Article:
2. Taking medication. I was initially a bit reluctant and ashamed to take the selective serotonin reuptake inhibitor (SSRI) that my doctor prescribed. The list of potential side effects made my current symptoms seem like a cakewalk, and since I’ve always been an advocate of making holistic lifestyles changes rather than relying solely on pills, I felt like a hypocrite for taking meds right away without at least attempting therapy first. (Therapy came later; see item #3.) But my desperation drove me to start taking the medication anyway and I’m so glad that I did. My panic symptoms (dizziness, chest pains, and racing heartbeat) have completely disappeared, and I haven’t experienced any noticeable side effects. We eventually upped my daily dose a bit and I’m happy with where we’re at right now. Yay for normal serotonin levels!

  3. Seeing a therapist with whom I really connect. Once I finished the semester and my schedule was more accommodating, I started making the 1-hour commute to visit a therapist who came highly recommended by several people I know. Although I wasn’t expecting to find a perfect fit on the first try, after just one session with Nicole, I completely understood why these individuals had spoken so highly of her. She was warm, funny, and an incredible listener, able to weave the various threads of my experiences together into a coherent picture for me to gaze and reflect upon. I laughed, I cried, and I discussed things I hadn’t even realized were bothering me, and the whole time I felt completely comfortable and respected, even when she pointed out that some of my thoughts or actions might be irrational or counterproductive. I’ve continued seeing her all summer and can’t believe the difference. Whereas my medication has helped alleviate my physical panic symptoms, therapy has helped tackle the thought patterns that send me into a spiral of anxiety in the first place.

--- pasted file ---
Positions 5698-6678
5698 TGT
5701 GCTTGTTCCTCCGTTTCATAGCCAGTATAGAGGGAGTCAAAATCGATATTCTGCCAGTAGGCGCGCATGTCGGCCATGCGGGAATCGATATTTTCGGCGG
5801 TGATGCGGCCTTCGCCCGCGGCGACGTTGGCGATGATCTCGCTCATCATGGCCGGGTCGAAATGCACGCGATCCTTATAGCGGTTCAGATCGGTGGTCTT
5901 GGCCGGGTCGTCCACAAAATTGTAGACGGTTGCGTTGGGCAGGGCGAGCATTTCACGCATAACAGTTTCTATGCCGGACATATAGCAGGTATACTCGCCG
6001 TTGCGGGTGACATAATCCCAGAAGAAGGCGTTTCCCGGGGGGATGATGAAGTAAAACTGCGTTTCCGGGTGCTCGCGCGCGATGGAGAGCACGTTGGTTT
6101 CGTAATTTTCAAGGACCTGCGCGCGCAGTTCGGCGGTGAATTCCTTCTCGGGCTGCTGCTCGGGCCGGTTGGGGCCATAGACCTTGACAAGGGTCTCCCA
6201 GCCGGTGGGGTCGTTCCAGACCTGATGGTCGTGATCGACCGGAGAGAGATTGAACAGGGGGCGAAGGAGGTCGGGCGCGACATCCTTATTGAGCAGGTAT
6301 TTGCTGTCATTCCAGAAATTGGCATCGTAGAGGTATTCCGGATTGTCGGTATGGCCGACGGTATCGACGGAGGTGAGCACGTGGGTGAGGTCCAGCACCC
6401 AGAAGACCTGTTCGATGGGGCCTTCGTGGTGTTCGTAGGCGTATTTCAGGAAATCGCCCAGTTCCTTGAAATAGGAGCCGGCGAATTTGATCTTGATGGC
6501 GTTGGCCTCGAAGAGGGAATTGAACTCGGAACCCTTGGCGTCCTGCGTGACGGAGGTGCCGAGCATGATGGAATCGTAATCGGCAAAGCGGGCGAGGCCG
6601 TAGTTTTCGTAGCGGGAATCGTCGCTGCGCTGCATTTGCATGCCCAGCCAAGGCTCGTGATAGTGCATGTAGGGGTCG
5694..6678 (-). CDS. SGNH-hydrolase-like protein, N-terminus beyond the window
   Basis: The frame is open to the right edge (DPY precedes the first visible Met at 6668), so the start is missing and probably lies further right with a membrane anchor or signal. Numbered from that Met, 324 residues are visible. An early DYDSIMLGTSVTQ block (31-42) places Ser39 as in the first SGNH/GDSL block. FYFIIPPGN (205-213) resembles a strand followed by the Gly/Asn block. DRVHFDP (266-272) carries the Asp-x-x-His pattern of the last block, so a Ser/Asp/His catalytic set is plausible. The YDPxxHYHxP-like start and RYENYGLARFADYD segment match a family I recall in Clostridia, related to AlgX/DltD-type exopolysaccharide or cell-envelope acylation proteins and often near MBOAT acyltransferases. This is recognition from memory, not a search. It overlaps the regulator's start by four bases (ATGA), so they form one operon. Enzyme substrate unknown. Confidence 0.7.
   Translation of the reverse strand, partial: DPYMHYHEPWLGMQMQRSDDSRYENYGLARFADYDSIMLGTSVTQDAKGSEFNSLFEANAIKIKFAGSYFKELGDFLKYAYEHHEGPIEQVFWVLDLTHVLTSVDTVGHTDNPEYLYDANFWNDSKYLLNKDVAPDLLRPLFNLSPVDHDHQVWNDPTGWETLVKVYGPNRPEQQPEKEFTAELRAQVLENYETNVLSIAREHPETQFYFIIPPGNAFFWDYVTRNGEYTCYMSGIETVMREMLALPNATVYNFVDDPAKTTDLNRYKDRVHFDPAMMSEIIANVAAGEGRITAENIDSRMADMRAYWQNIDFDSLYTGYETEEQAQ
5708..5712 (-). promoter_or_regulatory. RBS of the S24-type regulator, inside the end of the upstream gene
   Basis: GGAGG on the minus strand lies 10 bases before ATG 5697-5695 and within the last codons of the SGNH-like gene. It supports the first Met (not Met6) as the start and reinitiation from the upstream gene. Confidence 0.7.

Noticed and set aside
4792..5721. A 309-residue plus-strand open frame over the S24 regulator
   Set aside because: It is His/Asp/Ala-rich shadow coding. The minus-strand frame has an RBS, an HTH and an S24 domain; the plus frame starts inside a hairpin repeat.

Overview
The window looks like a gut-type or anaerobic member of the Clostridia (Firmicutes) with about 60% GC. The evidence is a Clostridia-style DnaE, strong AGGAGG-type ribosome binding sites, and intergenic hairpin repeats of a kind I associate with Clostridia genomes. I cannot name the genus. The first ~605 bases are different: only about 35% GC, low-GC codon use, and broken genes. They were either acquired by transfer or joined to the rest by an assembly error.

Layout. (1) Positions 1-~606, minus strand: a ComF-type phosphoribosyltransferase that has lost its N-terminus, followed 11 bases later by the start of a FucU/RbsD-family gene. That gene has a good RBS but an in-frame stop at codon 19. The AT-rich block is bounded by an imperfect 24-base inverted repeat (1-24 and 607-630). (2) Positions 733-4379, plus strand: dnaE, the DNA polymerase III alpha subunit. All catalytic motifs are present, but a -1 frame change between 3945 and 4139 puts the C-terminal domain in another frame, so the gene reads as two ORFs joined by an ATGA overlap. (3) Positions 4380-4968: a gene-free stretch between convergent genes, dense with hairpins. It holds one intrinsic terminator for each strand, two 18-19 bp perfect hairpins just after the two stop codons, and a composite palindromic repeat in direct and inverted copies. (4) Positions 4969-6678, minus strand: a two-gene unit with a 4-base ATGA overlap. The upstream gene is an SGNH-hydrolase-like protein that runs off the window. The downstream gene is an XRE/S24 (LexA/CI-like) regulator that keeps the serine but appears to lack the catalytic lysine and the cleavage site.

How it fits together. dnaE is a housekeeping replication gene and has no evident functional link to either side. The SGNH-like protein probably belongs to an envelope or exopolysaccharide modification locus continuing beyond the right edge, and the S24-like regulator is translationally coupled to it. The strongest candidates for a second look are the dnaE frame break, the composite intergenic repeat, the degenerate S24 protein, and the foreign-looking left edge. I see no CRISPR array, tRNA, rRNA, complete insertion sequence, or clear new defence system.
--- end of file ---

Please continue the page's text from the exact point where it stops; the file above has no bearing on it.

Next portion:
4. Talking and writing openly about my experiences. Initially, I wanted to share what I was going through with as few people as possible–my parents, my boyfriend, and maybe one or two friends. I was still processing it all myself and didn’t know how to go about discussing it with others. So for a while, I waited, avoiding the topic whenever possible and speaking vaguely of “appointments” and “medication” whenever I couldn’t get around it. And that’s totally okay! Eventually, though, I felt that I was ready to share–that in a way, I needed to share. My public health education had taught me many things, one of which was that mental health issues are incredibly common and yet all too often not diagnosed, treated, or even discussed. I had always lamented this reality and wanted to do something about it; here was a glaring opportunity. So I started by writing, and then, with some trepidation, by sharing that writing. Hitting “publish” on my first blog post was both terrifying and thrilling; I was finally being completely open and honest about my mental health, but what would people think? Would friends and family suddenly find me burdensome and unstable? Would colleagues be less likely to trust me with major tasks at work for fear that I might not be able to handle the pressure? Would everyone roll his or her eyes and tell me to get over myself? I was fortunate to receive an overwhelmingly positive response, but I see now that even if I hadn’t had such a warm reception, sharing my experiences was the right move for me. On a personal level, writing and talking about anxiety, depression, fear, perfection, vulnerability, mindfulness, identity, and more have been incredibly therapeutic, and on a professional level, I like knowing that in some small way, I’m helping to fight a stigma that causes so many people to suffer in silence.